Business Chief North America talks to Lisa Roberts, Senior Director of HR and Leader of Diversity & Inclusion at Deltek to find out more.
Why should businesses today care about removing company bias within their software code?
We know that words can have a profound impact on people and leave a lasting impression. Many of the words that have been used in a technology environment were created many years ago, and today those words can be harmful to our customers and employees. Businesses should use words that will leave a positive impact and help create a more inclusive culture in their organization
What impact can exclusive terms have on employees?
Exclusive terms can have a significant impact on employees. It starts with the words we use in our job postings to describe the responsibilities in the position and of course, we also see this in our software code and other areas of the business. Exclusive terminology can be hurtful, and even make employees feel unwelcome. That can impact a person’s desire to join the team, stay at a company, or ultimately decide to leave. All of these critical actions impact the bottom line to the organization.
Please explain how Deltek has removed bias terminology from its software code
Deltek’s engineering team has removed biased terminology from our products, as well as from our documentation. The terms we focused on first that were easy to identify include blacklist, whitelist, and master/slave relationships in data architecture. We have also made some progress in removing gendered language, such as changing he and she to they in some documentation, as well as heteronormative language. We see this most commonly in pick lists that ask to identify someone as your husband or wife. The work is not done, but we are proud of how far we’ve come with this exercise!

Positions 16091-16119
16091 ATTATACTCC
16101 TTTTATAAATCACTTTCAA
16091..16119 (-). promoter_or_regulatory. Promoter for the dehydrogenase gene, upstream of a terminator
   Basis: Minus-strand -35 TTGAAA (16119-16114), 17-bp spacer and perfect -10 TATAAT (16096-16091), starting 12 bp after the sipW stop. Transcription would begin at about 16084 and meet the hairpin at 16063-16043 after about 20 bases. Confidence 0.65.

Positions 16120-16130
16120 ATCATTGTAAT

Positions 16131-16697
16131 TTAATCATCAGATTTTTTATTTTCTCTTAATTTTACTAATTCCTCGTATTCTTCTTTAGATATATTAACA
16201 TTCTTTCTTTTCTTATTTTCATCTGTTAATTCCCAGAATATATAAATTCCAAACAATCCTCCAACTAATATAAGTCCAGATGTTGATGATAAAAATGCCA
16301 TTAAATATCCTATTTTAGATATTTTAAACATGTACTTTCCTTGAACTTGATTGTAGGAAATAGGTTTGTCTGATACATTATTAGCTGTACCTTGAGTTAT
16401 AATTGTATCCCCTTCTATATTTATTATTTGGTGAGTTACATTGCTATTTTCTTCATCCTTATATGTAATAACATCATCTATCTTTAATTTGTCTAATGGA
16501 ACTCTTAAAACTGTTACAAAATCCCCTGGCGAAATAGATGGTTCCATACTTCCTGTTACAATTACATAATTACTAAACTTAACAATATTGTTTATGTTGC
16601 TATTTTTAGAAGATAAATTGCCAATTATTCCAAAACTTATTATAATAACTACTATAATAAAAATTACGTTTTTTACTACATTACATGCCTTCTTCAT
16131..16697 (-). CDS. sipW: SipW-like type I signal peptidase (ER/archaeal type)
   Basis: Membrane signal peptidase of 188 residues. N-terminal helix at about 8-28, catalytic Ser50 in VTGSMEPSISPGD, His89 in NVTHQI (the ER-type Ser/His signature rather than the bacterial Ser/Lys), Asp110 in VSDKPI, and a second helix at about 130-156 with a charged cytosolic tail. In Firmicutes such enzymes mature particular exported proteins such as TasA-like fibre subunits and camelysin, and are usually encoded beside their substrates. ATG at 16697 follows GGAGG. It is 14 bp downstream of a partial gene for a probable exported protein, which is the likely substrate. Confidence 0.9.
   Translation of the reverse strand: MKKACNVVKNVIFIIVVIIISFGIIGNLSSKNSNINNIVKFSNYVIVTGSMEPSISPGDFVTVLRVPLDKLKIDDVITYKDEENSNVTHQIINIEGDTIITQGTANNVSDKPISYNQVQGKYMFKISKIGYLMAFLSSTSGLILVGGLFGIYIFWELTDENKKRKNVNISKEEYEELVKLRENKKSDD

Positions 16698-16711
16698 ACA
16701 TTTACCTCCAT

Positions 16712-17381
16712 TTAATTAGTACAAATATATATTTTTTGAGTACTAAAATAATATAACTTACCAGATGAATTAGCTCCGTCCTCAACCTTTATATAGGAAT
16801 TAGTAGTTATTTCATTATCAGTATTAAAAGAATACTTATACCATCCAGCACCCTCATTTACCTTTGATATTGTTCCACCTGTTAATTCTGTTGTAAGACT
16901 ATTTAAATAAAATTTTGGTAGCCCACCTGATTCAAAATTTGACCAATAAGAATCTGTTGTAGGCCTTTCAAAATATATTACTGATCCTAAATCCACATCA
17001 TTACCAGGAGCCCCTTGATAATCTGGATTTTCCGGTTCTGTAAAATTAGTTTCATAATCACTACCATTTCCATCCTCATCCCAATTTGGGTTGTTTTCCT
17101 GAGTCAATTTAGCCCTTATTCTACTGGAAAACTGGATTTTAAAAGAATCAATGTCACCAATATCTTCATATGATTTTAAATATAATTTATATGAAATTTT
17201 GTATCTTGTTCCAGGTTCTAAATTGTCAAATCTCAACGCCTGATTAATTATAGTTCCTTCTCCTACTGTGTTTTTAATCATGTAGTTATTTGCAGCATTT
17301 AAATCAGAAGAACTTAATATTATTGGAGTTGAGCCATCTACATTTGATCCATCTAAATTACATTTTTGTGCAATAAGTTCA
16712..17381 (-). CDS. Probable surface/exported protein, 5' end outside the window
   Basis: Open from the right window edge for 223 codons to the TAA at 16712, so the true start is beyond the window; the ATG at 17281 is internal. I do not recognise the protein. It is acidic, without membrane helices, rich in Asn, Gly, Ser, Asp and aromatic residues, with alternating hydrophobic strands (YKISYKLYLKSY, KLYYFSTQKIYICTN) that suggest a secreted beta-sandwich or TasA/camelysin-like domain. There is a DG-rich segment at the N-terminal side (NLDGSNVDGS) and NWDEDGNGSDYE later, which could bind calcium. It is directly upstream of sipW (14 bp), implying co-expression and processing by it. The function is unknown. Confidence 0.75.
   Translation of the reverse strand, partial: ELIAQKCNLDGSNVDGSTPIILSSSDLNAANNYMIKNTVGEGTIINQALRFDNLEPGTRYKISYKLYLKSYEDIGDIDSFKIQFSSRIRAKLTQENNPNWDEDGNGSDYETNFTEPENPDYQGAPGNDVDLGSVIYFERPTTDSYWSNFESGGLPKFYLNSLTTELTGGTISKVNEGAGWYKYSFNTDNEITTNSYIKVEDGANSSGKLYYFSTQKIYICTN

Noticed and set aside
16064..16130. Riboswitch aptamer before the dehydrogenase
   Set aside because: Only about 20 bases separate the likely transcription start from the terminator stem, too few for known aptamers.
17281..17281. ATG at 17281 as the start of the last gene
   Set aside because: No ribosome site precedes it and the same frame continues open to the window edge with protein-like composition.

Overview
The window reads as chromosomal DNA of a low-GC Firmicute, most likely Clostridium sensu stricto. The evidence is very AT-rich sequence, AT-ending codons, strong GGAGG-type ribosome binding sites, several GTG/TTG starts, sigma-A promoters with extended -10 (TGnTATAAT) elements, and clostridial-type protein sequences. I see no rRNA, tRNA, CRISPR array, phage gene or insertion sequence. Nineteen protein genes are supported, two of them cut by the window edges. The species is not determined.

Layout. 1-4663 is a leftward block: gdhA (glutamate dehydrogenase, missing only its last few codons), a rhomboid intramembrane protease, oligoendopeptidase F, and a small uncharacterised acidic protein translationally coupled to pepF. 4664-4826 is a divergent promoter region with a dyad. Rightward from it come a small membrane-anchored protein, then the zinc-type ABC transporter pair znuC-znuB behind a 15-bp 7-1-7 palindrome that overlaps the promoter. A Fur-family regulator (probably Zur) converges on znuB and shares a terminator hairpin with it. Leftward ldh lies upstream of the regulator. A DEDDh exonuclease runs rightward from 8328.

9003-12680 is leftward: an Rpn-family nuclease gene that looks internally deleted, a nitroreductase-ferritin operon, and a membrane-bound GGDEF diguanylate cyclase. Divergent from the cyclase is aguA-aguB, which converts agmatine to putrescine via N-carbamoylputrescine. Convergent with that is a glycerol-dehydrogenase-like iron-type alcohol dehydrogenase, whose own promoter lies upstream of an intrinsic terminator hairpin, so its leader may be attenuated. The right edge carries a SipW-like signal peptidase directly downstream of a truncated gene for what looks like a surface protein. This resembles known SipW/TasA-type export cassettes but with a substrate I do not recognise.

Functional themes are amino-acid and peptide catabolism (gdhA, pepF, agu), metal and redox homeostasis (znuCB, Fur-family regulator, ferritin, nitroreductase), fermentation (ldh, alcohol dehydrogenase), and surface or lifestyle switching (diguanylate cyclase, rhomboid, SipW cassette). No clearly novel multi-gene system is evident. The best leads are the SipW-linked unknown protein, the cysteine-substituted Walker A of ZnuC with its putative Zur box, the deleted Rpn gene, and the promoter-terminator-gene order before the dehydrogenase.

What steps is Deltek taking to ensure biased terminology doesn’t end up in its code in the future?
What we are doing at Deltek, and what other organizations can do, is to put accountability on employees to recognize when this is happening – if you see something, say something! We also listen to feedback our customers give us and have heard their feedback on this topic. Those are both very reactive things of course, but we are also proactive. We have created guidance that identifies words that are more inclusive and also just good practice for communicating in a way that includes and respects others.
What advice would you give to other HR leaders who are looking to enhance DEI efforts within company technology?
My simple advice is to start with what makes sense to your organization and culture. Doing nothing is worse than doing something. And one of the best places to start is by acknowledging this is not just an HR initiative. Every employee owns the success of D&I efforts, and employees want to help the organization be better. For example, removing bias terminology was an action initiated by our Engineering and Product Strategy teams at Deltek, not HR. You can solicit the voices of employees by asking for feedback in engagement surveys, focus groups, and town halls. We hear great recommendations from employees and take those opportunities to improve.